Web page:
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Sanders, VA secretary push against privatization in White River Junction VA visit

  • From left, Dr. Brett Rusch, Executive Director of the VA White River Junction healthcare system, and Ryan Lilly, Director of the Veterans Integrated Service Network for New England, listen as Sen. Bernie Sanders, I-Vt., talks to Department of Veterans Affairs Secretary Denis McDonough about the limited access veterans have to dental coverage through the VA, suggesting that the Burlington VA Community Based Outpatient Clinic would be an ideal location to build a VA dental clinic in Vermont, during a press conference at the White River Junction VA Medical Center in White River Junction, Vt., on Wednesday, April 13, 2022. Sen. Sanders and Secretary McDonough addressed topics ranging from increasing nurse salaries to remain competitive with private providers, to a report released in March recommending that the White River Junction VA Medical Center close its emergency department and instead open an urgent care service. (Valley News / Report For America - Alex Driehaus) Copyright Valley News. May not be reprinted or used online without permission. Send requests to permission@vnews.com. Valley News / Report For America — Alex Driehaus

Valley News Staff Writer
Published: 4/14/2022 9:46:57 PM
Modified: 4/14/2022 9:45:54 PM

WHITE RIVER JUNCTION — Veterans Affairs Secretary Denis McDonough, in a visit to the White River Junction VA Medical Center this week, said there was “no way” that he or President Joe Biden would push for increased privatization of veterans’ health care during their tenure.

Instead, McDonough, who previously served as President Barack Obama’s chief of staff and has held his current post for about a year, said that the VA system needs to invest in its aging infrastructure to the tune of some $18 billion.

“If we do not invest in modern infrastructure in the VA, (that’s the) real risk toward privatization,” he said during a news conference held in the lobby of the Granite Building on the medical center’s campus.

McDonough’s White River Junction visit, at the invitation of Sen. Bernie Sanders, I-Vt., came following the release of a report last month that recommended closing the White River Junction facility’s emergency department and instead opening an urgent care service.

The report, which McDonough said had seeds in the Trump administration and the Mission Act of 2018, also recommends consolidating leadership teams from the White River Junction and Manchester VA facilities, as well as reducing the number of residential rehabilitation treatment program beds in White River Junction from 14 to 12.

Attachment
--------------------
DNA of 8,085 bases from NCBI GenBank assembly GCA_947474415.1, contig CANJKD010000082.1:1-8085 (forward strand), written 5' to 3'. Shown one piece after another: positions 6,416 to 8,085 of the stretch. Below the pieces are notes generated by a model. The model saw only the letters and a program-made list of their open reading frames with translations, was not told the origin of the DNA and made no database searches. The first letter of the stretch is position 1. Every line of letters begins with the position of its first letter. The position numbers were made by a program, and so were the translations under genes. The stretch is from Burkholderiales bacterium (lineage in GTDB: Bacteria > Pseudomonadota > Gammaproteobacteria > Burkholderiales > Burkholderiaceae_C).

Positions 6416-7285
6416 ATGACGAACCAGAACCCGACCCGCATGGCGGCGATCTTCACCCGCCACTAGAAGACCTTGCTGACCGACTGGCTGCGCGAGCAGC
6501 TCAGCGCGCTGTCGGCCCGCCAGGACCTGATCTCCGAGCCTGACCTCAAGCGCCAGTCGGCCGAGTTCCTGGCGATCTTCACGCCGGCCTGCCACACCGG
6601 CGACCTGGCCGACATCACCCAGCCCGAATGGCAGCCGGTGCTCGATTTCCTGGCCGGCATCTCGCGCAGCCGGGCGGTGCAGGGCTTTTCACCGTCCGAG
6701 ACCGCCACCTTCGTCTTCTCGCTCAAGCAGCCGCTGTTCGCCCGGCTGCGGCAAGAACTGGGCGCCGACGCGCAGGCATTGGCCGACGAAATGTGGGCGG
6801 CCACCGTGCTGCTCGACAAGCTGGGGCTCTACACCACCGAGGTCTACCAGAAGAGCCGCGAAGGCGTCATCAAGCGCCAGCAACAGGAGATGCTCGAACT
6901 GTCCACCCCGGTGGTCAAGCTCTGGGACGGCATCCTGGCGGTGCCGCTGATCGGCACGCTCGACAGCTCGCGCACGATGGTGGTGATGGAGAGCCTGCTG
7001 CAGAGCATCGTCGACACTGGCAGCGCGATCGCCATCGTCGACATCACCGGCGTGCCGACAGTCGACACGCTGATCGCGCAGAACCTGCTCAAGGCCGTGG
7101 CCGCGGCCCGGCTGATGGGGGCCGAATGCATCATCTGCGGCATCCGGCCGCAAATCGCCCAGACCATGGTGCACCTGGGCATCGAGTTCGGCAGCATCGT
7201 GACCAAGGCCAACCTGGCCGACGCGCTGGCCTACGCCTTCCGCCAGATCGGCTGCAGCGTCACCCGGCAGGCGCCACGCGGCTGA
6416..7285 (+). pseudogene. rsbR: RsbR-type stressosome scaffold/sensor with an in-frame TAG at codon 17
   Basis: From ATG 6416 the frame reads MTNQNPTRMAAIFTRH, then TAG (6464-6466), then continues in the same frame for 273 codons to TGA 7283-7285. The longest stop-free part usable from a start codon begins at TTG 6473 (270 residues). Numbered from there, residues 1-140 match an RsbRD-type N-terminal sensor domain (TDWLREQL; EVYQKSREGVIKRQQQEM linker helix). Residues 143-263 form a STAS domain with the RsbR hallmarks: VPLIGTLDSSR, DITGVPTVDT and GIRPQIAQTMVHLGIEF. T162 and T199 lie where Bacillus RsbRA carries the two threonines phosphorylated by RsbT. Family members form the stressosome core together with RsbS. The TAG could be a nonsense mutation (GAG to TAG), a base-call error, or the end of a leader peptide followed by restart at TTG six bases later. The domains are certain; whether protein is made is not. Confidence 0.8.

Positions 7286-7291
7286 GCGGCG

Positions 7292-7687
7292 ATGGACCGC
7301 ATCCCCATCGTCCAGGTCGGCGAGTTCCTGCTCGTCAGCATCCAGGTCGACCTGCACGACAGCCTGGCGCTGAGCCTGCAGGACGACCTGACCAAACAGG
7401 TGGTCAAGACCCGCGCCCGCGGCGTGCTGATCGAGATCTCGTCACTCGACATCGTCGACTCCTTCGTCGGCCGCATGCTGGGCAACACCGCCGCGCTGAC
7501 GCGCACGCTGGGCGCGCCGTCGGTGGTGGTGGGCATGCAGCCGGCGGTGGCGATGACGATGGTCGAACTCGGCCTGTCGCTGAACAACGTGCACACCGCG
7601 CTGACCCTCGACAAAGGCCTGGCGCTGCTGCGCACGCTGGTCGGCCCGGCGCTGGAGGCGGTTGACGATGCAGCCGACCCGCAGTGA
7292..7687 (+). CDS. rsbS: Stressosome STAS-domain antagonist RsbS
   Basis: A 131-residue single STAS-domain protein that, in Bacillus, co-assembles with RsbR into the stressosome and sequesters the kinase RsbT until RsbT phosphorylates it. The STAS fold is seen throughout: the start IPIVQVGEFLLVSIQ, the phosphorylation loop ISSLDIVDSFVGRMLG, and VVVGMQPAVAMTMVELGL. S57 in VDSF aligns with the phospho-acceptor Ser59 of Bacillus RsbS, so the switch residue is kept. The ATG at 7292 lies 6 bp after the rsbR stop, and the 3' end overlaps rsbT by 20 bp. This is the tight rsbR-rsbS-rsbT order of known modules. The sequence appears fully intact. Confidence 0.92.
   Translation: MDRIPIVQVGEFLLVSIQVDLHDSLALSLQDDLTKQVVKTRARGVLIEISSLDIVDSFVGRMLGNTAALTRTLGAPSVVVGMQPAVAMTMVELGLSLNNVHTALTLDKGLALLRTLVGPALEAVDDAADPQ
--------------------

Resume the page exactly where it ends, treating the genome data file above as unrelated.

It also suggests developing a facilities plan to consolidate services and eliminate outdated buildings. The report also urges the closing of several community-based outpatient clinics in the Twin States, including those in Littleton, N.H.; Conway N.H.; Newport, Vt.; and Brattleboro, Vt.

In response to the report last month, Sanders, as well as Sens. Jeanne Shaheen, D-N.H.; Maggie Hassan, D-N.H.; and Patrick Leahy, D-Vt. co-signed a letter to McDonough expressing their concerns that the recommendations would “risk moving towards privatization and decreased access to VA care for veterans.”

On Wednesday, Sanders, who is a former chairman of the U.S. Senate Committee on Veterans’ Affairs, said he would like to see VA services expand, rather than shrink. For example, he made a pitch to McDonough to establish a dental clinic in Burlington. Vermont is the only state in the country without a VA dental clinic, he said. Sanders and McDonough were slated to visit the Burlington outpatient clinic on Thursday afternoon.

Sanders said Wednesday that he had recently visited the community-based outpatient clinic in Newport, Vt., in Vermont’s remote Northeast Kingdom. The facility is “important for that part of our state,” he said.

McDonough said that the VA has increased the number of referrals it makes to private providers in recent years, following the enactment of the Mission Act and due to the pressures of the COVID-19 pandemic. Still, he said, the goal is to ensure that veterans get timely access to high-quality care, in a venue they want and with the best possible outcomes.

In an effort to bolster the VA’s workforce in a tight labor market, it has recently increased salaries for nurses, he said. Sanders pointed to efforts in the Vermont Legislature to increase funding for nurse education programs as another way to address the “crisis” in nursing staffing.

The recommendations included in the report still have many hoops to jump through before they eventually land on the president’s desk. The Asset and Infrastructure Review Commission, which is still being formed, will hold public hearings, visit VA facilities, meet with employees and partners, and listen to veterans before submitting final recommendations to the president, Katherine Tang, a VA spokeswoman, said last month. They also will require congressional approval to move forward.

During his visit in White River Junction, McDonough said he was meeting with VA employees, “drawing inspiration” and finding out “what they need from us.”

Nora Doyle-Burr can be reached at ndoyleburr@vnews.com or 603-727-3213.




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